Meaning is everything! 😀

  2. murfomurf says:

    When you said that everything made you feel tired or nauseated, I really “got” that. I describe it as “meh”-ness now and it signals to me that I need to INJECT meaning into whatever I do. No one and nothing is going to give me meaning. These days I describe my depression to my therapist as feeling there is no HOPE in this next minute or day or year. Just nothing. That’s what drives my suicidal thoughts and I have to switch over to thinking about “doing” rather than thinking. A single item “list” is my starter. If I can accomplish just one tiny thing before the end of the day or during the next day, that is my only goal besides breathing. Sometimes that thing is a shower, at other times potting a plant, because I determine what I can manage. If someone suggests something to me, that’s no good. I need to suggest my own activity from my own meaningful thought. And so I go forward, being urged on by my high-dose SSRI and other nutritional support. Keep on truckin’!

    • zinemin says:

      Yes, exactly. One has to listen to even weak impulses from intuition or emotion to do something and then do that, instead of trying to force oneself to do what one “should” do. Bottom-up instead of top-down, kind of. I think in parts my depression was caused by doing too many things that I had to do instead of doing things that I wanted to do for too long, to a degree that at some point I stopped even noticing what I wanted, and even eating and cooking felt like a chore (that is very bad in my case, since that is usually one of the last things I enjoy). Then life feels totally empty because it is actually empty. But there is indeed a way back to feeling like yourself again. I hope your SSRI and nutritional support keep helping you, and that you find out what is meaningful to you every day!

  3. You just took the words out of my mouth just now with your comment ^^:

    “my depression was caused by doing too many things that I had to do instead of doing things that I wanted to do for too long,”

    In fall when I had that ugly break up with my ex-boyfriend I promised myself I would no longer do anything except what I WANTED to do, not things I had to do. This year has been a wonderful roller coaster of growth and success. I left a job I hated, got to pick some exciting projects. But adult life is much more complicated than that. I need to pay the bills so I’m adjuncting at a community college. I enjoy teaching, but I don’t like working for the college because of how the administration runs things. And I know this is short term (I will start a full-time job as a lecturer at a university in town) but I’ve been feeling really meaningless again. Like I’m just waiting out this phase of my life until the part that I really want starts up again. Like everything is just a distraction from the meaningless of my life. And truthfully, when I allowed myself to follow only those things I wanted, I realized what I truly want is to be a wife and a mom. And I feel like work is just a means to pay the bills and distract myself. Because all these accomplishments and success doesn’t matter if I’m not sharing it with someone and building a life for someone. Everything feels meaningless right now.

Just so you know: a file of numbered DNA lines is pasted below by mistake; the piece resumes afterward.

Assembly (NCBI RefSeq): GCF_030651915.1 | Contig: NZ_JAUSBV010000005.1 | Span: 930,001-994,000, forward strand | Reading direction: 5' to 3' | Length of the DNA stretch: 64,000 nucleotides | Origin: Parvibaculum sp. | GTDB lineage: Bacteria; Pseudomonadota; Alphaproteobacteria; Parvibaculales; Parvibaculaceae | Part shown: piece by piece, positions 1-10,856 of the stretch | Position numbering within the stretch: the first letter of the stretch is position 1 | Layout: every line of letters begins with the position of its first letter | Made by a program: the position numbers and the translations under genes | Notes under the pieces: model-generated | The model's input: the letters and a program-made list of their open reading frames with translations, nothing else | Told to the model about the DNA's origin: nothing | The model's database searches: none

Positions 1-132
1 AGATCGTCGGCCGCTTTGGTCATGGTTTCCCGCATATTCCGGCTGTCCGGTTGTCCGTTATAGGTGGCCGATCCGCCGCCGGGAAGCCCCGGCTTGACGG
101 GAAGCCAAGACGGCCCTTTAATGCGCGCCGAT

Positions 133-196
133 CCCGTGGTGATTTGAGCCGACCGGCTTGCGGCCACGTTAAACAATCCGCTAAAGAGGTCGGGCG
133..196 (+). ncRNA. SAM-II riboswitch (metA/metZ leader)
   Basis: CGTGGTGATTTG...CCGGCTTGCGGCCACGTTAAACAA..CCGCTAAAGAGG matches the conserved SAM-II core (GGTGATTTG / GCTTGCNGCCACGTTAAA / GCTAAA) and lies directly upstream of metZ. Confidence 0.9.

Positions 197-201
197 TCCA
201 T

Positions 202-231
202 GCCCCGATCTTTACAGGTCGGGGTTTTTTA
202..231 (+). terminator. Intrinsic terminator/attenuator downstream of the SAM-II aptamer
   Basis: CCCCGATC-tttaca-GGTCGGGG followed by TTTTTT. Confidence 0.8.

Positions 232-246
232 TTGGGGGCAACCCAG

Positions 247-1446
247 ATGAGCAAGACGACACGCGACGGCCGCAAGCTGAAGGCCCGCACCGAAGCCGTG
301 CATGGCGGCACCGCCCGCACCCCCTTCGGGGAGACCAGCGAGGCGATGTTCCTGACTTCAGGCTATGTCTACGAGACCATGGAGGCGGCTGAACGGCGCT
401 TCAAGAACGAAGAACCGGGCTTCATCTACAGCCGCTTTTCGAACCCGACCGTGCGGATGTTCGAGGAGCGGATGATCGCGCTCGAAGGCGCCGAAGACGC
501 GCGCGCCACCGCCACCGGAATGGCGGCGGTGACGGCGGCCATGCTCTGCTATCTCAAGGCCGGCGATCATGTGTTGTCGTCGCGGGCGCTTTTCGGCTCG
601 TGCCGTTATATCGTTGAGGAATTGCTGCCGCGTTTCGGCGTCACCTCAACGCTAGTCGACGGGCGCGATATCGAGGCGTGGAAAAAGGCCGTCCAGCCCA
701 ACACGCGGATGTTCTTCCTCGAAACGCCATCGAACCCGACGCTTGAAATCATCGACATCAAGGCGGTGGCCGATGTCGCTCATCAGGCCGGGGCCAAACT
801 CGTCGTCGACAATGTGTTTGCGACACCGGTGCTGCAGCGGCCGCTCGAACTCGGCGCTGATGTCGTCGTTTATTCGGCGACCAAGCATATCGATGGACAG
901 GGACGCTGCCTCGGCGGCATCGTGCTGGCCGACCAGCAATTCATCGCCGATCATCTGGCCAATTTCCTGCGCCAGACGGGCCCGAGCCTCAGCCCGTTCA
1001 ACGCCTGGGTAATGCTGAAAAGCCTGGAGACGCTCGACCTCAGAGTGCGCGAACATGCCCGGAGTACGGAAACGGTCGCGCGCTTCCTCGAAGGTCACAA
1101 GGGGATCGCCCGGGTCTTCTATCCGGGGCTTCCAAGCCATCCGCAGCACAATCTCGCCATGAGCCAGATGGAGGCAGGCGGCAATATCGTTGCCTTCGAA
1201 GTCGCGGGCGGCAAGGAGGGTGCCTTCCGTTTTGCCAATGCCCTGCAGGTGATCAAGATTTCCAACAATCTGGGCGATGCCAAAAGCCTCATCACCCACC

• zinemin says:

      I am sorry you feel like this… I don’t want to sound preachy, but I felt similarly not long ago, and now I feel like things have meaning again, and somehow this did not happen because I reached a goal that was meaningful to me. I am not sure how exactly it happened, but what helped was therapy, and SSRI, and giving myself space, and doing things I liked, even if they seemed like distractions at first, and in general being kinder and more forgiving with myself… I hope you can find a way to get the feeling of meaning back already now, too. Because your life is meaningful already now!

  4. Pingback: Depression and meaning | Een Gefleste Geest